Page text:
The Orkney Business Festival on this week heard from 3 successful social enterprises in the islands.
The three were: Deerness Community Association, Papay Development Trust and The Orkney Creative Hub. Three very different business set ups but all 3 very much serving and responding to the needs of their communities. It was therefore a great pity that there was such a low turnout to their presentations as businesses and service providers in Orkney would have benefited from their positive examples.
There are over 70 social enterprises in Orkney. A figure which is about three times the Scottish average and they range from sole traders working from home to the likes of Community Associations covering parishes.
Deerness Community Association
Deerness Community Association has remained flexible in its approach to the needs of its parish. In 2017 a 9 page questionnaire was hand delivered to all households in Deerness to determine what people would like to see in their community hall. The association works closely with the local shop recognising that to have shopping facilities and a Post Office are extremely important in their parish. In responding to the restrictions to travel which may come about with the spread of COVID-19 they are even looking into a means of helping the local shop in its home deliveries of foodstuffs.
The community hall in Deerness is a vibrant place with lots of activities for all ages, hard standings for mobile home hook ups, an area for camping (with facilities) and a recharging point for EVs. They keep the community informed through social media and a monthly Deerness bulletin. Deerness Community Association is registered as a Charity.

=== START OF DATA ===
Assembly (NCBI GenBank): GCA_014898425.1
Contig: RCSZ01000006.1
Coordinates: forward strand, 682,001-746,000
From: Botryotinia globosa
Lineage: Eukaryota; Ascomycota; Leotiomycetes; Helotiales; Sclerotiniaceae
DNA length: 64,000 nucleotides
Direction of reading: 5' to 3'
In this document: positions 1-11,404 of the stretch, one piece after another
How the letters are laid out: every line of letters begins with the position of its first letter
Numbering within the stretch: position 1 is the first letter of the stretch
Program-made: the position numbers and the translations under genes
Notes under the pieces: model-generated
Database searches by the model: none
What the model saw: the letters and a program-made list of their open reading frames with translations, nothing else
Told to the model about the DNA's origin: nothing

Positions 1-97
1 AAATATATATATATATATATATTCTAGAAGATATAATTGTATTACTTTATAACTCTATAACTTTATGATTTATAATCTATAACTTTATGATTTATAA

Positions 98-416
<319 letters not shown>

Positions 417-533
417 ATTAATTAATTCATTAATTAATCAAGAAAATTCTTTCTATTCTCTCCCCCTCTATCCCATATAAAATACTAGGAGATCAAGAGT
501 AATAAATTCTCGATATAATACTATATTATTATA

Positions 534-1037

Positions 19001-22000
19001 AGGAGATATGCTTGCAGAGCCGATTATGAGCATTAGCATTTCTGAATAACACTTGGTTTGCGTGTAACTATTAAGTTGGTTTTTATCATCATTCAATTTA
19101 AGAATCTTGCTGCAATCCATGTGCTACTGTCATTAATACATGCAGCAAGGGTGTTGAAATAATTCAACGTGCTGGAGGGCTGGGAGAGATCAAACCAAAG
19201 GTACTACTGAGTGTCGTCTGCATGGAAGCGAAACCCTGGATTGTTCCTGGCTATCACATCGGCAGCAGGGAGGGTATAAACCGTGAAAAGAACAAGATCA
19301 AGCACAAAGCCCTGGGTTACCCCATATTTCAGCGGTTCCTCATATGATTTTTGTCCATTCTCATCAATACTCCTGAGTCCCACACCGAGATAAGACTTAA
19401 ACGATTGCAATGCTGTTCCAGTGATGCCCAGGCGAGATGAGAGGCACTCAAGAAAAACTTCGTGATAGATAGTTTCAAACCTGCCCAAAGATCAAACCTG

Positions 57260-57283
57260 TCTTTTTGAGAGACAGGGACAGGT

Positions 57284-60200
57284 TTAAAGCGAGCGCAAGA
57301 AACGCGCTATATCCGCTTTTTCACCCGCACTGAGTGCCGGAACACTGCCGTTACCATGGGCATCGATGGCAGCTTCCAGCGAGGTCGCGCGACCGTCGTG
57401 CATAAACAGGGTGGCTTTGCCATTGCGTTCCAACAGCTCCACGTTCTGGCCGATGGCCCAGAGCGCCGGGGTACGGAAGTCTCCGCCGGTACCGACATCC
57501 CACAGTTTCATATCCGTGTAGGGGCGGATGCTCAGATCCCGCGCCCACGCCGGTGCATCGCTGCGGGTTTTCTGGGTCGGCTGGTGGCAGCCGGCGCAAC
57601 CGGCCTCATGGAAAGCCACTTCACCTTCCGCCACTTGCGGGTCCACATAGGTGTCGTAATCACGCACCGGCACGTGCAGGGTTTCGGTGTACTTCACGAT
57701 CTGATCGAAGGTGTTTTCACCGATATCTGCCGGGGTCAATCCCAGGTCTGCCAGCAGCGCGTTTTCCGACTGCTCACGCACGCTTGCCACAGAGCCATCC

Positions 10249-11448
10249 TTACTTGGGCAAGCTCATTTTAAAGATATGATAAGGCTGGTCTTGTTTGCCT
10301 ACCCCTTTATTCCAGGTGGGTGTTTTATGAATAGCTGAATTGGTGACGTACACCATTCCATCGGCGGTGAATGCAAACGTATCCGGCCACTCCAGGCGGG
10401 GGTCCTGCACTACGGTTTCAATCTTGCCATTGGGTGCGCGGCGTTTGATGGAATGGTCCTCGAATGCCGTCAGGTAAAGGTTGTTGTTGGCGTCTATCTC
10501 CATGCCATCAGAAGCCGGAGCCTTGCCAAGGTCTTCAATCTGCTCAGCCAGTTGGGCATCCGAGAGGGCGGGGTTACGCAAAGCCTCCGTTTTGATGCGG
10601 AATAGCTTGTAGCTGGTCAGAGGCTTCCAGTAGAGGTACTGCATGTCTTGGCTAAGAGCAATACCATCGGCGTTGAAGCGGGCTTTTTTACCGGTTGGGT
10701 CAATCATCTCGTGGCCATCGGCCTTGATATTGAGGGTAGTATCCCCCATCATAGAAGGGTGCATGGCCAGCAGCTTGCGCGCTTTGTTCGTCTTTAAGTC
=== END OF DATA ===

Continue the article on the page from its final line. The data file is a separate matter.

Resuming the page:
Papay, an island with a population of about 75 was until a few years ago in a position where the number resident on the island was rapidly declining. It, however, opened itself up to change. In 1999 the Gateway House, acquired from the NHS, meant that young families could try out living on the island before deciding to re-locate permanently.
They now have 2 more properties with a local letting policy which gives priority to families with school-aged children and key workers.
The Kelp Store Heritage and Art Centre took 12 years to complete but it is now where the community can meet up. The community garden provides locally grown food which is sold in the island’s Co-op.
Papay also takes care of its recycling with a glass crusher. This material is then used for aggregate on the island.
Orkney Creative Hub
Orkney Creative Hub, which now has premises at 25 Bridge Street (where Sinclair Office Supplies used to be) consists of Orkney Arts & Crafts, the Orkney Craft Association, Solisquoy Printmakers and For Arts Sake. It is a Community Interest Company which aims to support creative wellbeing. It also now owns The Orkney Advertiser.
In addition to 25 Bridge Street it also has space at the Ortak premises in Hatston. The Orkney Creative Hub has been keen to work with others and provides workshops and taster sessions (over 2000 people attended these last year). Its shop in Kirkwall also sells made in Orkney products and features over 60 artists.
It provides studio space for artists – at the Ortak premises it has a Clarty Room, a Weaving Room and the studios which it can rent out. Bridge Street also has studio space upstairs. For a future development they are looking towards creating a framing service at this location.
Orkney Creative Hub employs 7 members of staff and currently has 8 artists using the studio spaces. There is significant potential now to expand what they are doing as they have weaving looms and knitting machines. They are collaborating with Orkney College UHI on projects with weaving and machine knitting.
The three examples of successful social enterprises in Orkney have lessons for anyone running a business or service in the islands or indeed further afield. It was certainly a workshop well worth attending.
Reporter: Fiona Grahame